Legislation to cap annualised interest rates at 40% rejected

 

LEGISLATION TO cap interest rates charged by moneylenders at 40 per cent annualised percentage rate has been rejected by the Government, which claims it would be likely to increase illegal moneylending.

Minister of State for Finance Brian Hayes also said such a move was likely to result in moneylending no longer being viable and “it would effectively close down the industry”.

Sinn Féin finance spokesman Pearse Doherty introduced the Consumer Credit (Amendment) Bill. It was “incredible there is no cap on the rates moneylenders licensed in this State can charge”.

Mr Doherty asked the Minister to accept the principle of a ceiling and allow the Bill go to committee discussion.

There are 46 licensed moneylenders providing credit to an estimated 300,000 people, 29 of whom charge more than 100 per cent. He also said 40 per cent of people had borrowed to pay their household bills in the past 12 months and 10 per cent were using moneylenders.

The Donegal South West TD said 13 EU states operated such a cap and the Bill sought to bring moneylenders into line with them.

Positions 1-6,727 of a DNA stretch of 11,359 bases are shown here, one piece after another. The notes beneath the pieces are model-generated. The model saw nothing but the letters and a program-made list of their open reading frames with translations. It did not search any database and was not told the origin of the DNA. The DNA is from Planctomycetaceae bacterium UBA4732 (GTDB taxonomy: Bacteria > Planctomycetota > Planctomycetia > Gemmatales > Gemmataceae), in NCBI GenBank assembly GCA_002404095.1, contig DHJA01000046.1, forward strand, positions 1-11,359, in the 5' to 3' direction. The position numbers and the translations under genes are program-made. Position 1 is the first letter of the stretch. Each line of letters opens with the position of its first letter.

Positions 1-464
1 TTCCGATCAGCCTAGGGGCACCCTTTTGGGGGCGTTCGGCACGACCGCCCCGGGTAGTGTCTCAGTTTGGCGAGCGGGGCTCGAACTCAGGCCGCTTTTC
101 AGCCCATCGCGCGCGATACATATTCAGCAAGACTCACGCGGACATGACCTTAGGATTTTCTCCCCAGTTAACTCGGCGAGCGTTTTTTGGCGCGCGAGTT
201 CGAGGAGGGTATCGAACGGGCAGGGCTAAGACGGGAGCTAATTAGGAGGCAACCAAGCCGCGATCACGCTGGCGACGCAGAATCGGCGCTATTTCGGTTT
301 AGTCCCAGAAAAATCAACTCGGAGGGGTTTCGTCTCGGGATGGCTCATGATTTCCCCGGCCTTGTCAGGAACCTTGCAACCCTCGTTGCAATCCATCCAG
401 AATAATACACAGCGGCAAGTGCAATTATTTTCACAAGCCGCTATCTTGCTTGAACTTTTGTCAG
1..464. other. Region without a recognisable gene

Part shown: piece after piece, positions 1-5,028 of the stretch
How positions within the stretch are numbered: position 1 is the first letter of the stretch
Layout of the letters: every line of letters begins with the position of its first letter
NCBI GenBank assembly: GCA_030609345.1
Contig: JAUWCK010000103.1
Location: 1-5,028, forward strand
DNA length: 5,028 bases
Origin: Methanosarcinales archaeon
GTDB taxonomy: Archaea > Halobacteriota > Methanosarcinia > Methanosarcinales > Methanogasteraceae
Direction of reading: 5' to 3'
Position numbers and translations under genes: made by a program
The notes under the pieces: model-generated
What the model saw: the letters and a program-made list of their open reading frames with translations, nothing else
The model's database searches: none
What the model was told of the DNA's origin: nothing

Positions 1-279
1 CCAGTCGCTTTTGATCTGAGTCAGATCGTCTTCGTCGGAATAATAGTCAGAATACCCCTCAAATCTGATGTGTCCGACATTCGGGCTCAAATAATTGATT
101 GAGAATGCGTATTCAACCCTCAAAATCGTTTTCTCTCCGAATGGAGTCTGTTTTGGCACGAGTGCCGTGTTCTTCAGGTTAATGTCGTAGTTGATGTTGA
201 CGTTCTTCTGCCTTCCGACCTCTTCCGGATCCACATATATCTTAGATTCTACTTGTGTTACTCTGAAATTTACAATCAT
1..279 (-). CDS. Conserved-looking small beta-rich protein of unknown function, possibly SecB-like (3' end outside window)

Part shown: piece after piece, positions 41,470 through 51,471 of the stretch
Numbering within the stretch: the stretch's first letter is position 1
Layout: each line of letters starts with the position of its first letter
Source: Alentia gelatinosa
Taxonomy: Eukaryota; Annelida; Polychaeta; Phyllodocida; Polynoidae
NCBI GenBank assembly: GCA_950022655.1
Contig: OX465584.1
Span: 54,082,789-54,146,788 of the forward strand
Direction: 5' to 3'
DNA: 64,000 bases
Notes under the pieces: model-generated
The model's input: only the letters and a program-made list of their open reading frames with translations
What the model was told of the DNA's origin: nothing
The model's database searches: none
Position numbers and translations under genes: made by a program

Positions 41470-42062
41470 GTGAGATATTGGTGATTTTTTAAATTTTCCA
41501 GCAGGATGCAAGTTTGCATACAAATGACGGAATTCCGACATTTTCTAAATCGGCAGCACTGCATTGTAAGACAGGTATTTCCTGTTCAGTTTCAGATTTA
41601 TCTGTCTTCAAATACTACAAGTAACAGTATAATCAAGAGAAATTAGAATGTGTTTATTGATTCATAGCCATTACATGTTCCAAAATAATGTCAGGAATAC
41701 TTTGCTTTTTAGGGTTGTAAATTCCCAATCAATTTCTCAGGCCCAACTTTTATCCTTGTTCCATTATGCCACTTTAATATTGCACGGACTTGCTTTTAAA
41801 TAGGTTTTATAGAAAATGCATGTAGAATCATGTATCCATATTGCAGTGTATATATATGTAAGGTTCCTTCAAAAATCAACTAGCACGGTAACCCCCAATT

In Belgium it ranged from 10-19 per cent and in Spain it was 10 per cent.

Mr Hayes said different systems and legislation operated in different EU states. He said 17 per cent of people did not have a bank account and the Government was providing a national financial education programme as well as basic payment accounts to help marginalised consumers build up a good savings record and ultimately access mainstream credit.

The Minister for Finance will discuss with the Central Bank the development of guidelines to provide greater transparency in the rates charged by moneylenders.

Fianna Fáil supported the Bill and the party’s finance spokesman Michael McGrath said it reflected a call by credit unions and “recognises the reality that some loans would be of a risky nature”. He did not understand how the regulator could stand over moneylenders charging up to 287 per cent.